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Release66:SMD Model

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(SMD (Solvation Model Based on Density) Model)
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Latest revision as of 15:03, 11 September 2014


SMD (Solvation Model Based on Density) Model

SMD denotes “solvation model based on density” and it is described in detail in the following paper:

Marenich, A. V.; Cramer, C. J.; Truhlar, D. G. Universal solvation model based on solute electron density and on a continuum model of the solvent defined by the bulk dielectric constant and atomic surface tensions. J. Phys. Chem. B 2009, 113, 6378-6396; http://dx.doi.org/10.1021/jp810292n.

The SMD model is a universal continuum solvation model where “universal” denotes its applicability to any charged or uncharged solute in any solvent or liquid medium for which a few key descriptors are known. The word “continuum” denotes that the solvent is not represented explicitly as a collection of discrete solvent molecules but rather as a dielectric medium with surface tensions at the solute-solvent interface.

SMD directly calculates the free energy of solvation of an ideal solvation process that occurs at fixed concentration (for example, from an ideal gas at a concentration of 1 mol/L to an ideal solution at a liquid-phase concentration of 1 mol/L) at 298 K, but this may converted by standard thermodynamic formulas to a standard-state free energy of solvation, which is defined as the transfer of molecules from an ideal gas at 1 bar to an ideal 1 molar solution.

The SMD model separates the fixed-concentration free energy of solvation into two components. The first component is the bulk-electrostatic contribution arising from a self-consistent reaction field (SCRF) treatment. The SCRF treatment involves an integration of the nonhomogeneous-dielectric Poisson equation for bulk electrostatics in terms of the COSMO model of Klamt and Schüürmann with the modified COSMO scaling factor suggested by Stefanovich and Truong and by using the SMD intrinsic atomic Coulomb radii. These radii have been optimized for H, C, N, O, F, Si, P, S, Cl, and Br. For any other atom the current implementation of the SMD model uses scaled values of the van der Waals radii of Mantina et al.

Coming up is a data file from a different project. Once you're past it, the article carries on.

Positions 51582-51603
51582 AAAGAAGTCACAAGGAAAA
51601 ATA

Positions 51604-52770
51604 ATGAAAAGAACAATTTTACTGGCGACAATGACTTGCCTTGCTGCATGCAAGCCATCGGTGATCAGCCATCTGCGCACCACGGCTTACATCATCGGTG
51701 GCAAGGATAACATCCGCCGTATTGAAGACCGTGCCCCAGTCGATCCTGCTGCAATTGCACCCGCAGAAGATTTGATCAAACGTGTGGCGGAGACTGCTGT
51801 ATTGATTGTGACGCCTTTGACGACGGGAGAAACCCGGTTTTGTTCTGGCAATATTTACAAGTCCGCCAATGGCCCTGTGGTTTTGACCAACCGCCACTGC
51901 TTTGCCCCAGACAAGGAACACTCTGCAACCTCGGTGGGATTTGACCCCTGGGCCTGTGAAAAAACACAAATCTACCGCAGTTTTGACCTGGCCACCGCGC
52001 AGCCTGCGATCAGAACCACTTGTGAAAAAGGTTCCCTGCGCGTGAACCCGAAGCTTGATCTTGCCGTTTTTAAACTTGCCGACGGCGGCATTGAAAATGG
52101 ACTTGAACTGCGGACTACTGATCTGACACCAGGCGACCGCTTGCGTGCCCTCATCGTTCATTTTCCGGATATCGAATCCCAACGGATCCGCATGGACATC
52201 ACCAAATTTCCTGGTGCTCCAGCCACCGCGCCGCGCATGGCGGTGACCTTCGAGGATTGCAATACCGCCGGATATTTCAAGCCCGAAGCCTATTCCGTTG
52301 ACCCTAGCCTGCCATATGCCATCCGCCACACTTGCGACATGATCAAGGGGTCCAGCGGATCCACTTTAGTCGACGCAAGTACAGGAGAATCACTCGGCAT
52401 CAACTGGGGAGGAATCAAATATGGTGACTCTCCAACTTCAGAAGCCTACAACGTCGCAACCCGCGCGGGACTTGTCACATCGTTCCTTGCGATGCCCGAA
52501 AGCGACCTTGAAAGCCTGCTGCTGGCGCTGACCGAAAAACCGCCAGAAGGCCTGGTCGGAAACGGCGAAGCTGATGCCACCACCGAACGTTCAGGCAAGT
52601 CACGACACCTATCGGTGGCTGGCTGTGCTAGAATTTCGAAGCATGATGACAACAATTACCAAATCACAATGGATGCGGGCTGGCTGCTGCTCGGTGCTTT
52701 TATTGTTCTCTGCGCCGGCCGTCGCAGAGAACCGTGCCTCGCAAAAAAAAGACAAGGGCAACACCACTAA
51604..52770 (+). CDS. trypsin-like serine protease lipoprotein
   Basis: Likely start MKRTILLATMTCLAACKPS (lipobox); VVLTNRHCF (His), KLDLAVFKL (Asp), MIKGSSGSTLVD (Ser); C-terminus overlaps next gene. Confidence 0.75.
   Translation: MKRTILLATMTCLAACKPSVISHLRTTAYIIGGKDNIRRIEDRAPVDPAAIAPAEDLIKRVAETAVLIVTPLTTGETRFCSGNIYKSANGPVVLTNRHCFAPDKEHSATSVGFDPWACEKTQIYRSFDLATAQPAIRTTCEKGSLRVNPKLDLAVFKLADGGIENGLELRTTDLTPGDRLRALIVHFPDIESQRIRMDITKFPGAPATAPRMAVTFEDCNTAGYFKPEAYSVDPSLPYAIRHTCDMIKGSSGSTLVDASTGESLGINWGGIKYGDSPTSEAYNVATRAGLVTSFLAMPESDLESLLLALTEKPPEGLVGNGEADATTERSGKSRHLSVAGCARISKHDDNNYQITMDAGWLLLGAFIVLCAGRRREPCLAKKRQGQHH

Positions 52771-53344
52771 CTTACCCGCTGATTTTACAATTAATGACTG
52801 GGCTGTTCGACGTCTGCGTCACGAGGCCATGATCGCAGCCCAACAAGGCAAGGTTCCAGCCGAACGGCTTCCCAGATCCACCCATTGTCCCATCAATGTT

Mantina, M.; Valero, R.; Cramer, C. J.; Truhlar, D. G. “Atomic Radii of the Elements.” In CRC Handbook of Chemistry and Physics, 91st Edition, 2010-2011; Haynes, W. M., Ed.; CRC Press: Boca Raton, FL, 2010; pp 9-49 – 9-50.

The scaling factor equals 1.52 for group 17 elements heavier than Br (i.e., for I and At) and 1.18 for all other elements for which there are no optimized SMD radii.

The second contribution to the fixed-concentration free energy of solvation is the contribution arising from short-range interactions between the solute and solvent molecules in the first solvation shell. This contribution is called the cavity–dispersion–solvent-structure (CDS) term, and it is a sum of terms that are proportional (with geometry-dependent proportionality constants called atomic surface tensions) to the solvent-accessible surface areas (SASAs) of the individual atoms of the solute.

At the moment the SMD model is available in NWChem only with the DFT block

The SMD input options are as follows:

do_cosmo_smd (logical input)
.true.  (perform a ground-state SMD calculation) or
.false. (default)
solvent (keyword) 
a solvent keyword from a list of available SMD solvent names below:


Keyword Name
h2o water (default)
water water (default)
acetacid acetic acid
acetone acetone
acetntrl acetonitrile
acetphen acetophenone
aniline aniline
anisole anisole
benzaldh benzaldehyde
benzene benzene
benzntrl benzonitrile
benzylcl benzyl chloride
brisobut 1-bromo-2-methylpropane
brbenzen bromobenzene
brethane bromoethane
bromform bromoform
broctane 1-bromooctane
brpentan 1-bromopentane
brpropa2 2-bromopropane
brpropan 1-bromopropane
butanal butanal
butacid butanoic acid
butanol 1-butanol
butanol2 2-butanol
butanone butanone
butantrl butanonitrile
butile butyl acetate
nba butylamine
nbutbenz n-butylbenzene
sbutbenz sec-butylbenzene
tbutbenz tert-butylbenzene
cs2 carbon disulfide
carbntet carbon tetrachloride
clbenzen chlorobenzene
secbutcl sec-butyl chloride
chcl3 chloroform
clhexane 1-chlorohexane
clpentan 1-chloropentane
clpropan 1-chloropropane
ocltolue o-chlorotoluene
m-cresol m-cresol
o-cresol o-cresol
cychexan cyclohexane
cychexon cyclohexanone
cycpentn cyclopentane
cycpntol cyclopentanol
cycpnton cyclopentanone
declncis cis-decalin
declntra trans-decalin